Professor Beckwith Repents and Returns to Rome
The president of the Evangelical Theological Society (ETS) Francis J. Beckwith, after “much prayer, counsel and consideration” has has decided to seek full communion again with the Catholic Church. Even though much of his work has been sympathetic to the Catholic Church, his conversion is quite a surprise and has caused much response from both Protestants and Catholics. His blog opens up with this paragraph:
During the last week of March 2007, after much prayer, counsel and consideration, my wife and I decided to seek full communion with the Roman Catholic Church. My wife, a baptized Presbyterian, is going through the process of the Rite of Christian Initiation for Adults (RCIA). This will culminate with her receiving the sacraments of Holy Communion and Confirmation. For me, because I had received the sacraments of Baptism, Communion, and Confirmation all before the age of 14, I need only go to confession, request forgiveness for my sins, ask to be received back into the Church, and receive absolution.
You can read this entire post for his explanation of his return, but I thought this statement was very telling:
I began reading the Early Church Fathers as well as some of the more sophisticated works on justification by Catholic authors. I became convinced that the Early Church is more Catholic than Protestant and that the Catholic view of justification, correctly understood, is biblically and historically defensible. Even though I also believe that the Reformed view is biblically and historically defensible, I think the Catholic view has more explanatory power to account for both all the biblical texts on justification as well as the church’s historical understanding of salvation prior to the Reformation all the way back to the ancient church of the first few centuries.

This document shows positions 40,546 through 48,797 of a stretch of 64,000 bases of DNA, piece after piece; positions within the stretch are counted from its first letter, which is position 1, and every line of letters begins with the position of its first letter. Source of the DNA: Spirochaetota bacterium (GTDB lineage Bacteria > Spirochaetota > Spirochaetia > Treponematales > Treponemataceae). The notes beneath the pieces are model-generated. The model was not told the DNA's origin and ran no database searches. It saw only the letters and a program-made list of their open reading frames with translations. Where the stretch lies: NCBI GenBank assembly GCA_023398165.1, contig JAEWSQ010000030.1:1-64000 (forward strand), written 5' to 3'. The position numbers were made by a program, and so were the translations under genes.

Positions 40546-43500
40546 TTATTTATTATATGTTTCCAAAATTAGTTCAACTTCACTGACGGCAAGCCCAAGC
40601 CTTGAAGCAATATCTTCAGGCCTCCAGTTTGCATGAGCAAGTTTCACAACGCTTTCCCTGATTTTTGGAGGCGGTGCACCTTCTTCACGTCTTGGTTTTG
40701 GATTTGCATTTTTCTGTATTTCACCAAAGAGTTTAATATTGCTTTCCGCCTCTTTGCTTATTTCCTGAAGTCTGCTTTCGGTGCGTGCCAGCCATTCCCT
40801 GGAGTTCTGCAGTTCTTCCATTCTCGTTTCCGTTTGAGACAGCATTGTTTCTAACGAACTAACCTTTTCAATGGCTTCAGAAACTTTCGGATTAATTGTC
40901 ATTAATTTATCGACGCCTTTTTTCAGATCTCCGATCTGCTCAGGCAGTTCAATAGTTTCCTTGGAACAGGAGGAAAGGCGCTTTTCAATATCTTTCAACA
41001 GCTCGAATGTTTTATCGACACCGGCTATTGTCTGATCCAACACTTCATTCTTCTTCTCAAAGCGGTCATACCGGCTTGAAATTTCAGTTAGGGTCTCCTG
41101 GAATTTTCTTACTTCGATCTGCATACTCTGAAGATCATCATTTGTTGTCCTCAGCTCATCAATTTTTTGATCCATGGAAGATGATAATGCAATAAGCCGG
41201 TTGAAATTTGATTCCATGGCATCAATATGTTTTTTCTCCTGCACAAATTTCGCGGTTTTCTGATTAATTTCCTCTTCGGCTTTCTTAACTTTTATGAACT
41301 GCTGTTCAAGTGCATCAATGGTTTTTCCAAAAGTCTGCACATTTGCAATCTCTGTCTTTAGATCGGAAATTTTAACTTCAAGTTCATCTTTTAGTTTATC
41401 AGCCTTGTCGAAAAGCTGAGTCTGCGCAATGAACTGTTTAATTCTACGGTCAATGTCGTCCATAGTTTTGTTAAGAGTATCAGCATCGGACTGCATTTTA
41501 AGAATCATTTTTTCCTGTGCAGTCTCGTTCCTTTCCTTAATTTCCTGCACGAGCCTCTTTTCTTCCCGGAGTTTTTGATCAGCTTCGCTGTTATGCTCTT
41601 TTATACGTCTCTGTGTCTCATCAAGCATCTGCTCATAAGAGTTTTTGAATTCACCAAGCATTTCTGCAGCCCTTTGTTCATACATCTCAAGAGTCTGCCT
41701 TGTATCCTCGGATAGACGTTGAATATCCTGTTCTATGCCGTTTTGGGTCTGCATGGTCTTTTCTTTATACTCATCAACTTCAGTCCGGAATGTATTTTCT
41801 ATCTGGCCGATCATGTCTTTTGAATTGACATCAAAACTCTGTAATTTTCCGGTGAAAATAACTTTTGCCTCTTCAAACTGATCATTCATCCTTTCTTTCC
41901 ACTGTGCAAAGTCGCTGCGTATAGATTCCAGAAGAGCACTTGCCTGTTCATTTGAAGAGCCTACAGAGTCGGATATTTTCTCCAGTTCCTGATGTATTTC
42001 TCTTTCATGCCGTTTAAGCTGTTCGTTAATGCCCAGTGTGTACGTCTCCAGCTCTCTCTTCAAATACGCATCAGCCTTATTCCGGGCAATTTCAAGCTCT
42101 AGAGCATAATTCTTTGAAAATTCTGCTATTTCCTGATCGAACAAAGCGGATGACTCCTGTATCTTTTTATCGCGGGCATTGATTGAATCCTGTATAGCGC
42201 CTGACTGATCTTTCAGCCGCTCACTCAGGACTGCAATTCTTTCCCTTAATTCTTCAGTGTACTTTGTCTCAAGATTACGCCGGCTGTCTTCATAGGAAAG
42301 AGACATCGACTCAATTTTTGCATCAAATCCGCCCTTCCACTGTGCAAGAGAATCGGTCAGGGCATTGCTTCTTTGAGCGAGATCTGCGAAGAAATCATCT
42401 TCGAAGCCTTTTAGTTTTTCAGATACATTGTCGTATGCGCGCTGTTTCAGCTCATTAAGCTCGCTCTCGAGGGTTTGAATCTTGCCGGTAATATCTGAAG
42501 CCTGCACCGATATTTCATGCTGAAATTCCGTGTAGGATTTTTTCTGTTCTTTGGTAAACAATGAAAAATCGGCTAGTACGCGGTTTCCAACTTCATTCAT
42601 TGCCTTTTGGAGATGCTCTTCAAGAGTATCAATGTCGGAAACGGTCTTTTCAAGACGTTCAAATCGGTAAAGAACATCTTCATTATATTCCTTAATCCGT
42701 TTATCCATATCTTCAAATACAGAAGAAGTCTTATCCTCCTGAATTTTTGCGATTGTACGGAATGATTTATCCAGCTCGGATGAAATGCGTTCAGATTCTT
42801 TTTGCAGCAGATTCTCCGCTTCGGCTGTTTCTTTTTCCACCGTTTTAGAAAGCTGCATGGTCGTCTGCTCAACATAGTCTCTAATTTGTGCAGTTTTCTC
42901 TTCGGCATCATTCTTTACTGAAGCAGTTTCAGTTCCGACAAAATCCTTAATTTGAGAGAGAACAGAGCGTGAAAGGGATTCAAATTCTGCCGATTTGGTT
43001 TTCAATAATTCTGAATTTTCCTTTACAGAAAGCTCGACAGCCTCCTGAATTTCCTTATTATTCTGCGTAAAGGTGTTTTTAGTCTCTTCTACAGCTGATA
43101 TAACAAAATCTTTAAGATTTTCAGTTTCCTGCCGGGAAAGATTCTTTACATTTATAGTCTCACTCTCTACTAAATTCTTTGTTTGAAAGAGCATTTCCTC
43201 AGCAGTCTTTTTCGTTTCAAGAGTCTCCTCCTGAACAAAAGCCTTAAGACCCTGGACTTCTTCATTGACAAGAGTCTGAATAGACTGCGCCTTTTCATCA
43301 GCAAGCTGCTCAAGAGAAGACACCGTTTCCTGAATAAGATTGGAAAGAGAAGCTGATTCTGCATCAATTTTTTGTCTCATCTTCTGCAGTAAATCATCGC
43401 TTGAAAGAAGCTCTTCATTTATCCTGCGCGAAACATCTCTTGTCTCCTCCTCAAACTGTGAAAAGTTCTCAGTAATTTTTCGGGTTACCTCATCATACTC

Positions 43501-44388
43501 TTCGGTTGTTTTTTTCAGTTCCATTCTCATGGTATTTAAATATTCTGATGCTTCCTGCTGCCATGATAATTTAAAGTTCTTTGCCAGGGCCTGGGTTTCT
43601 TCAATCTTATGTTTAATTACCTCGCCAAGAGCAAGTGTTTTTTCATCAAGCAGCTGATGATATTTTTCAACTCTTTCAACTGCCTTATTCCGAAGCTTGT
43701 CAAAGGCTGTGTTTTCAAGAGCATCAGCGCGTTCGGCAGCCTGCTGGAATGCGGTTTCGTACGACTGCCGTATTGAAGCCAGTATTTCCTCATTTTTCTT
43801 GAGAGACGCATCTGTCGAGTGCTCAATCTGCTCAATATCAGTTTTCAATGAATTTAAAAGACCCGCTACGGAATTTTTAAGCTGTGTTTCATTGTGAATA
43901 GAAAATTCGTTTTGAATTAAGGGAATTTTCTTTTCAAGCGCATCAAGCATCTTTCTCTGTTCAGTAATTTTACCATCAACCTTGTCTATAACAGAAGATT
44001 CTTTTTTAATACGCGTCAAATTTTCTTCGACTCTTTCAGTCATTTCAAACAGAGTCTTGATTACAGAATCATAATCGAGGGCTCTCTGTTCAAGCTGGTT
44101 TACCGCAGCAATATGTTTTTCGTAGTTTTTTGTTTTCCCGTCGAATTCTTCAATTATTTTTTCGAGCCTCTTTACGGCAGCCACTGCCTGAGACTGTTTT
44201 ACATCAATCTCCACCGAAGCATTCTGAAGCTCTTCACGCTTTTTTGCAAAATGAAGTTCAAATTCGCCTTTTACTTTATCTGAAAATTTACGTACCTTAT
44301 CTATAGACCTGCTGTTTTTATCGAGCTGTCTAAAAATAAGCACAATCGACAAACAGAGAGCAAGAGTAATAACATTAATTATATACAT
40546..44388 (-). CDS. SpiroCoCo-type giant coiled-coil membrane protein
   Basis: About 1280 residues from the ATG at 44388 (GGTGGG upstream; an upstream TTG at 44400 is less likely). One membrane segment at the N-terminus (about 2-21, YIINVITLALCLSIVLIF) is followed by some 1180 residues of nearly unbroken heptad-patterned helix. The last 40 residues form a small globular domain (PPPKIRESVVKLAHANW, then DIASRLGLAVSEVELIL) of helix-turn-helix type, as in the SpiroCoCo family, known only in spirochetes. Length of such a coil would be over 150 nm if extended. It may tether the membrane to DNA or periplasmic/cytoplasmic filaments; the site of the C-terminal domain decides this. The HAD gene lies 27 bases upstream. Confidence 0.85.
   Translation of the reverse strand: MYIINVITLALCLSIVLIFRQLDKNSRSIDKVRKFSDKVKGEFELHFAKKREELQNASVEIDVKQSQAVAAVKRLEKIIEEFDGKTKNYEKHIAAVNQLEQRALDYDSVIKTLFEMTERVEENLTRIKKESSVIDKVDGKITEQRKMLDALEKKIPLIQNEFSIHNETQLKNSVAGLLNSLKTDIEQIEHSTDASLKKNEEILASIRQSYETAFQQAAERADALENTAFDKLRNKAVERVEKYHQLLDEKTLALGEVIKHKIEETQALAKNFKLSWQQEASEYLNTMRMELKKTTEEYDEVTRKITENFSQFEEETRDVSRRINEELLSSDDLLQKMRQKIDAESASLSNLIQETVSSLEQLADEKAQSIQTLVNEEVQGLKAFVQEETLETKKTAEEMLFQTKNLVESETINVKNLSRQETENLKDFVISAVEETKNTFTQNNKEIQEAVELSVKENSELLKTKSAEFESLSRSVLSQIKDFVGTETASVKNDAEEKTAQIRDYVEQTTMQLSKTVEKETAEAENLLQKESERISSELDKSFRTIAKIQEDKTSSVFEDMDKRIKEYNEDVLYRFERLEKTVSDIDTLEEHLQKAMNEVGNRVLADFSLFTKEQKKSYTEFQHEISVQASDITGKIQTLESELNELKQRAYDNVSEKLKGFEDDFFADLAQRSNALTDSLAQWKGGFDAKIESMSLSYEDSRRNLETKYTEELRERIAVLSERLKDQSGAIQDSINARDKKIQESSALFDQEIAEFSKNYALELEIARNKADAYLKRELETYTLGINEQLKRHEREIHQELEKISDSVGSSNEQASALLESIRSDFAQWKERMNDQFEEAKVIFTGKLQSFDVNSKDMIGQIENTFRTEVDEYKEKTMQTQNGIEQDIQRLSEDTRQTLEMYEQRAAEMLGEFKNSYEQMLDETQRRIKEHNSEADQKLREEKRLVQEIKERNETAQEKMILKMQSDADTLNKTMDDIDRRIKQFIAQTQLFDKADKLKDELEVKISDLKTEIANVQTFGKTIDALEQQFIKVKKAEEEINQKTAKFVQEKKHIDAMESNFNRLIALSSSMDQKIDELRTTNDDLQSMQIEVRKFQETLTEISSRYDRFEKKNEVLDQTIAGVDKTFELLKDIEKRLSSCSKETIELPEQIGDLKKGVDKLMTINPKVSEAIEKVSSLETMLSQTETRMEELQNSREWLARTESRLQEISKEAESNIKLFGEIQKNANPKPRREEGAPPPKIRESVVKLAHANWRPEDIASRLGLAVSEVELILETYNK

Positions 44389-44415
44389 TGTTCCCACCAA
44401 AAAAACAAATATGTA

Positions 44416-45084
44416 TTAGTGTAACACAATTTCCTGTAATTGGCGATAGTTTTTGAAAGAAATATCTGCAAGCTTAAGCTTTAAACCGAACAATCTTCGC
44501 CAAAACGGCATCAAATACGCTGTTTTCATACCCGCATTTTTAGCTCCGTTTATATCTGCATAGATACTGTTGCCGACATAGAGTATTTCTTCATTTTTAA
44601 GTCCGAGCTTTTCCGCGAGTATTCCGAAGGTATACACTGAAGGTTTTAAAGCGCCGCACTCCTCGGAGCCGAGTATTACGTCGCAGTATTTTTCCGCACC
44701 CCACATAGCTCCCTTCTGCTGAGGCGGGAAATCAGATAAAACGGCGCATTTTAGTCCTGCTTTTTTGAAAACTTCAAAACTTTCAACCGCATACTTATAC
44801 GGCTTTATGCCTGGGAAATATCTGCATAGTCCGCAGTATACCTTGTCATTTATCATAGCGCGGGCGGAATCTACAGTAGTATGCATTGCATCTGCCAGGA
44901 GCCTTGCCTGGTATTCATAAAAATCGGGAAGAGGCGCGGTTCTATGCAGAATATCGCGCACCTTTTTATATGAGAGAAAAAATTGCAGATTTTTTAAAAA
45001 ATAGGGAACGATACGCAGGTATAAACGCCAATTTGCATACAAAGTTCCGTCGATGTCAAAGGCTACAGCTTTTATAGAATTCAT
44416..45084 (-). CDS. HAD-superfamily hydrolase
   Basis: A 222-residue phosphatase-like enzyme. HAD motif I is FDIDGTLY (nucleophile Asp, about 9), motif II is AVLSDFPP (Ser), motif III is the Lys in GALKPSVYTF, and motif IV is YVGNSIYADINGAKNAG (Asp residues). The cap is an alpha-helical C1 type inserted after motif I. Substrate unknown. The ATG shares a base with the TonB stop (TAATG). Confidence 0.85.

It is obvious that there was little conviction in his previous view of justification and there looks to be little conviction in his now Catholic view. In fact, Prof. Bechwith, feels safe “to err on the side of the Church with historical and theological continuity with the first generations of Christians that followed Christ’s Apostles.”
While I certainly question Dr. Beckwith’s conviction, I do not question his integrity and even his courage. It took both courage and integrity to announce his conversion despite his high profile position. I will, however, join many bloggers comment on the fact that it is a bizarre fact that Beckwith can say as a converted Catholic, “Because I can in good conscience, as a Catholic, affirm the ETS doctrinal statement, I do not intend to resign as a member of ETS.” The Evangelical Theological Society should see this as its most recent and maybe biggest reproof. Much work and thought should be done in forming distinctions between Catholicism and Openness Theology within the society.
Here are a few responses that are good and helped me think through this:
- Carl Trueman – Ref21
- So, Again, What Is An “Evangelical”? – Thabiti Anyabwile
- President of Evangelical Theological Society Becomes Roman Catholic -Burk